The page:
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    Senior Member Juan Carlos Nadal's Avatar
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    A bit off-topic but I just saw this:
    http://en.wikipedia.org/wiki/Ersan_Ilyasova

    Born in Eskisehir, Turkey? Since when? Last time I checked he was born in Uzbekistan. But this should not surprise me as I once saw Mirsad's birthplace to be listed as "Istanbul" at Efes' website (when he played for them).

    In any case, it seems that slowly but surely he is getting playing time. With time he will become part of the Bucks' rotation no doubt.
    The Euroleague Organization and Mr Bertomeu are like the Bulgarian Government: corrupt, partially stupid, and a huge underestimator of people's intelligence.

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    Quote Originally Posted by Juan Carlos Nadal
    A bit off-topic but I just saw this:
    http://en.wikipedia.org/wiki/Ersan_Ilyasova

    Born in Eskisehir, Turkey? Since when? Last time I checked he was born in Uzbekistan. But this should not surprise me as I once saw Mirsad's birthplace to be listed as "Istanbul" at Efes' website (when he played for them).

    In any case, it seems that slowly but surely he is getting playing time. With time he will become part of the Bucks' rotation no doubt.
    I am not against recruting one or two assimilated players for the basketball national team, but in the last years we seem to be exaggerating this practice. Moreover, Ersan Ilyasova seems to have been presented with a fait accompli when he was asked to play for the Turkish national team and if he had a choice, would rather play for Uzbekistan. My personal observation. I've got no evidence to back it up. Kuqo and Türkcan/Jahovic, on the other hand asked to play in the national team themselves.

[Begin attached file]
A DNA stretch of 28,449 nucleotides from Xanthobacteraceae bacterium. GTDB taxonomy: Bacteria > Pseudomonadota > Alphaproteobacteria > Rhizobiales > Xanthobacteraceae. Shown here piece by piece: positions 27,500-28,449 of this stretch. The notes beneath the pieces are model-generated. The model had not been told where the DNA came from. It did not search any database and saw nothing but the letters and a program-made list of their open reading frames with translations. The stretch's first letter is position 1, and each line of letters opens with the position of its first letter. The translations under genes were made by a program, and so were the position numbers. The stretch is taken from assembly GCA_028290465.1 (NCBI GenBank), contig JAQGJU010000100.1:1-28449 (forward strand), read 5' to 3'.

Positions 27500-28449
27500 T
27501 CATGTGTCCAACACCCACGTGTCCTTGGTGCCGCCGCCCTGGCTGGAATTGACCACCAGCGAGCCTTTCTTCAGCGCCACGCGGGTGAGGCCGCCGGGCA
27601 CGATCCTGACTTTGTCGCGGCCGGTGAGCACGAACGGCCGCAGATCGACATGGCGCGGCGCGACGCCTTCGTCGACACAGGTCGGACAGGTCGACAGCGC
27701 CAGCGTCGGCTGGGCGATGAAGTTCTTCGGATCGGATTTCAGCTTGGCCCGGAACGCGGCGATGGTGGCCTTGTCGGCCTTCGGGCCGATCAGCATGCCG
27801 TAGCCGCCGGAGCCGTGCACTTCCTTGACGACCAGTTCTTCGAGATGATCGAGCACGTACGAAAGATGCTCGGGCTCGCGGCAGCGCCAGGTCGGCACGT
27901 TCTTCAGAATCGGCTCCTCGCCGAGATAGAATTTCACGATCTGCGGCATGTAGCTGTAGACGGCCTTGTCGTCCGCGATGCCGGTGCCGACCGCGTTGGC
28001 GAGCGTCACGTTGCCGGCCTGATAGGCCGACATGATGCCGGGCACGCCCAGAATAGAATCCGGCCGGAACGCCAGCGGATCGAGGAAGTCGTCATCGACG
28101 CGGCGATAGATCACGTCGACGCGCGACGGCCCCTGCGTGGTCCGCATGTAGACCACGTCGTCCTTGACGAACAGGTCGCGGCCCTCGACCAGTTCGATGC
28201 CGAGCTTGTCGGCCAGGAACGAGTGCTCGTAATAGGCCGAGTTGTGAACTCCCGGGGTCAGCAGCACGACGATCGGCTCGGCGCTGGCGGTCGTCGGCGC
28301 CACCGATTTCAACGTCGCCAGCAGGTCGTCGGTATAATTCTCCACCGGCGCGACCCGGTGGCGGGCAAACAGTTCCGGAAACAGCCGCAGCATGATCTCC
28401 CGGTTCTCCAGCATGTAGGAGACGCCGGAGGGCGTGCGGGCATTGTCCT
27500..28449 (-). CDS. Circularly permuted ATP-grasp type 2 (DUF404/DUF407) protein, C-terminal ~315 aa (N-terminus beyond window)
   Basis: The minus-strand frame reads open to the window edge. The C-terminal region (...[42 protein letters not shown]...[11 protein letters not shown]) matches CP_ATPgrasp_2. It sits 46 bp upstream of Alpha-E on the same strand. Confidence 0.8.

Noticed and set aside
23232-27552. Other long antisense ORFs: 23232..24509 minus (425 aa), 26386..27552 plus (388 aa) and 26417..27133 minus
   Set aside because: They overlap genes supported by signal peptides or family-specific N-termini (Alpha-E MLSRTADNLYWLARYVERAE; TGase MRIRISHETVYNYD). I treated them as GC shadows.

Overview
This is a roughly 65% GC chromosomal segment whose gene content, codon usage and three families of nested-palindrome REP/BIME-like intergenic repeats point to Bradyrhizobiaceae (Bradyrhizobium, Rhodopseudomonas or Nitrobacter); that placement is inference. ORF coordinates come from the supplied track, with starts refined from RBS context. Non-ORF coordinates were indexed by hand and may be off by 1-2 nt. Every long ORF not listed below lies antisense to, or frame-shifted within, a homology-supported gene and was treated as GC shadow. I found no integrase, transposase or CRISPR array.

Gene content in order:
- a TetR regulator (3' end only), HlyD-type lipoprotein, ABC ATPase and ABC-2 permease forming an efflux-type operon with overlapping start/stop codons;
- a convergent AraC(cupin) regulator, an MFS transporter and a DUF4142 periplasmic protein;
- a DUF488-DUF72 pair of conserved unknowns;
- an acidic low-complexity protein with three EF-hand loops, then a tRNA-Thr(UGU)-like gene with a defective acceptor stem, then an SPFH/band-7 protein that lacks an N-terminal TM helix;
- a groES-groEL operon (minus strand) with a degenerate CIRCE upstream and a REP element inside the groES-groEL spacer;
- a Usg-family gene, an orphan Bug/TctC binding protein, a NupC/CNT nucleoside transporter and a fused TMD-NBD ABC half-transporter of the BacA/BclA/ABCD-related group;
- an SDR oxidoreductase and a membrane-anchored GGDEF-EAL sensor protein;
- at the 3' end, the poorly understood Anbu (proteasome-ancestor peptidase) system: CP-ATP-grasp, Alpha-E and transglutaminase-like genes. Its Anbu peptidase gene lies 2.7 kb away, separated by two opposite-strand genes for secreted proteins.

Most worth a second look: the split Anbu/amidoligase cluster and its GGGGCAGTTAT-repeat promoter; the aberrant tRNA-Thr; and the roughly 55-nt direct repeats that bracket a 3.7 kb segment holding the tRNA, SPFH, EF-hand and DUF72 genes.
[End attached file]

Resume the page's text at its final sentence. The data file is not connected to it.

On a different note, as Turkey is more or less a melting-pot of Balkanian and Caucasian emigres as well as local inhabitants of Anatolia and of course Turkic people, we have a considerable number of players with mixed ethnic origin. One of Turkoglu's parents is from Novi Pazar, Serbia. Okur is half Crimean Tartar, half-Bosniak, Besok-Montenegrin Muslim, Erdenay and Aytek Gurkan-Crimean Tartar, Onan-Arab, Ufuk Sarica, Semih Erden, Can Ozcan, Hakan Koseoglu-Bosnian to name just a few.
    Last edited by critter out on a walk; 11-05-2006 at 10:43 PM.

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    Efes fan Levenspiel's Avatar
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    Thanks for the article, Stuart.

    Ersan seems to have impressed his coach before the season started, but I think he needs to improve his versality to be able to succeed in the NBA. I don't know if that's because of his serious injury and consequent loss of athleticism, but now he seems to rely too much on his shooting, which he performs always after a dribbling fake without even jumping . I'm worried about this one-sidedness, otherwise he already showed us he has a really strong bball mentality.